The next recipe in the Bread Baker's Apprentice agenda is English muffins. I pick these up at the grocery store from time to time, and I'd never given any thought to making my own. I normally pick the whole wheat ones, and initially planned to sub some whole wheat flour when I made them. I forgot to make the substitution, so mine were made with white flour.
To make English muffins, you simply make a basic bread dough, let it rise, divide it onto 6 supposedly equal pieces, let it rise again, and then cook them on a griddle. Who knew English muffins were made on a griddle?! Since I don't own a griddle, I stole borrowed one from my friend Susan. She's in New York for a wedding and I'm on cat patrol. I left some cinnamon crumb muffins in her freezer so I think she won't mind.
Peter Reinhart says to cook them on the first side until they're almost burned, but mine wouldn't get that browned even after I left them on the griddle 4 minutes longer than the recipe suggested. Next time, I won't do that since it made one side tougher than the other. After cooking on both sides, you finish them off in the oven. And then you have to wait 30 minutes before breaking in to them. Except I waited ten minutes and then attacked.
They were good! They had a much lighter texture than commercial English muffins, and a heady yeasty flavor that I loved. I think next time, I'll let them proof in the fridge over night to develop the flavor.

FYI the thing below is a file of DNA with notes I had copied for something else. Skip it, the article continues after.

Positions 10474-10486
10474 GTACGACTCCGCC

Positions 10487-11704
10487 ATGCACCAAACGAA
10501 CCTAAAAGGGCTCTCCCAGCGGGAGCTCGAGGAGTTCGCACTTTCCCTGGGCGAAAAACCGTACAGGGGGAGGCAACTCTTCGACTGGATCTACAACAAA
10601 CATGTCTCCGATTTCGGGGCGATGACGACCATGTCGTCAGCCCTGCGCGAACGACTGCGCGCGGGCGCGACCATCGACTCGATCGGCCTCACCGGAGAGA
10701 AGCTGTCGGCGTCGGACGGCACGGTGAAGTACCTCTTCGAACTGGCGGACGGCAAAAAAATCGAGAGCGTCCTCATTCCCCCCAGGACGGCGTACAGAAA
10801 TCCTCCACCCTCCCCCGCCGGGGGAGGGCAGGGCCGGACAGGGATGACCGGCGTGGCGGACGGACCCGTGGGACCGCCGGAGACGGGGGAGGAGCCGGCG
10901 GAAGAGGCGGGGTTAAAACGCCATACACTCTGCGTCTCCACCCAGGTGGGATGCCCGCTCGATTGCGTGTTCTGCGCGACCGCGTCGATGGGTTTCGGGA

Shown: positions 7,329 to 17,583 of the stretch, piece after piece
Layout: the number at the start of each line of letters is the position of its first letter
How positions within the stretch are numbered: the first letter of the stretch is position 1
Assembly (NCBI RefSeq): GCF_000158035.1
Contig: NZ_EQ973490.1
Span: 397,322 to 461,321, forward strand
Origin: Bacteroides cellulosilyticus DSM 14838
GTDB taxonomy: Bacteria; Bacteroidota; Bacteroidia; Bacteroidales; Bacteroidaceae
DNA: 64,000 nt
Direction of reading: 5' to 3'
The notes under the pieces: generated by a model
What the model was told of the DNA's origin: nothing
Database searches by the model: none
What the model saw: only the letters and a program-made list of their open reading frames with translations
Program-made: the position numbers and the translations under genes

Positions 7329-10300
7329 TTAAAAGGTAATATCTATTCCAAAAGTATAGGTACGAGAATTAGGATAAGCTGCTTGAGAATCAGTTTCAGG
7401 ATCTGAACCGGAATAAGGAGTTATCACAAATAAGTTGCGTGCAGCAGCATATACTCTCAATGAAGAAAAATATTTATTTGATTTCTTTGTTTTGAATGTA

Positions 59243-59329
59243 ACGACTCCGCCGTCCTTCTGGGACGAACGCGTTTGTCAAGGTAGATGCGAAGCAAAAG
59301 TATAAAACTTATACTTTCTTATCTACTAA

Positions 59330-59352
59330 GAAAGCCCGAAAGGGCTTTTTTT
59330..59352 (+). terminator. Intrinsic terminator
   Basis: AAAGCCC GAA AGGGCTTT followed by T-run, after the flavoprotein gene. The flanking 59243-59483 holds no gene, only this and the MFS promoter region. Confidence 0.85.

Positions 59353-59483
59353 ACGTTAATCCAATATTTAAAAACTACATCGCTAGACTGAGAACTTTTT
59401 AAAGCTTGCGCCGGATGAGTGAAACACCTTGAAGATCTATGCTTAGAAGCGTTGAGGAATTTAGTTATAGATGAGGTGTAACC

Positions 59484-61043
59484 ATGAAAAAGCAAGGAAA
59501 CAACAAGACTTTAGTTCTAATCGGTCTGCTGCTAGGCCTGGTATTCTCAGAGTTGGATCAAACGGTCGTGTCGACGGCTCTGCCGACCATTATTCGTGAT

These were one of the most fun things I've ever made! They're very easy and reasonably fast. If you made the dough the night before and let it proof in the refrigerator, you could serve fresh English muffin sandwiches with eggs and cheese for breakfast...but I enjoyed mine with butter.
If you'd like to see more breads from our fantastic group of bakers, visit the Bread Baker's Apprentice Slow & Steady subgroup: Nancy (of Corner Loaf), Cathy (of The Tortefeasor), Audrey (of Food From Books), Jessica (A Singleton in the Kitchen), Melissa (of From Laptop to Stovetop), Kayte (ofGrandma's Kitchen Table), Sarah (of Blue Ridge Baker), Di (of Di's Kitchen Notebook), Margaret (of Tea and Scones) and Natalia (of Gatti Fili e Farina).
P.S.: I made these again after writing this post, but took them in a different direction. Instead of butter, I used orange olive oil, I subbed about 1/3 cup of whole wheat flour, and I used buttermilk this time. I made them 2.5 ounces so they wouldn't be such a big bready muffin. They were terrific! The olive oil adds a wonderful fragrance without making them oily (or even adding a detectable olive flavor). Now I want to try them again with hazelnut or walnut oil.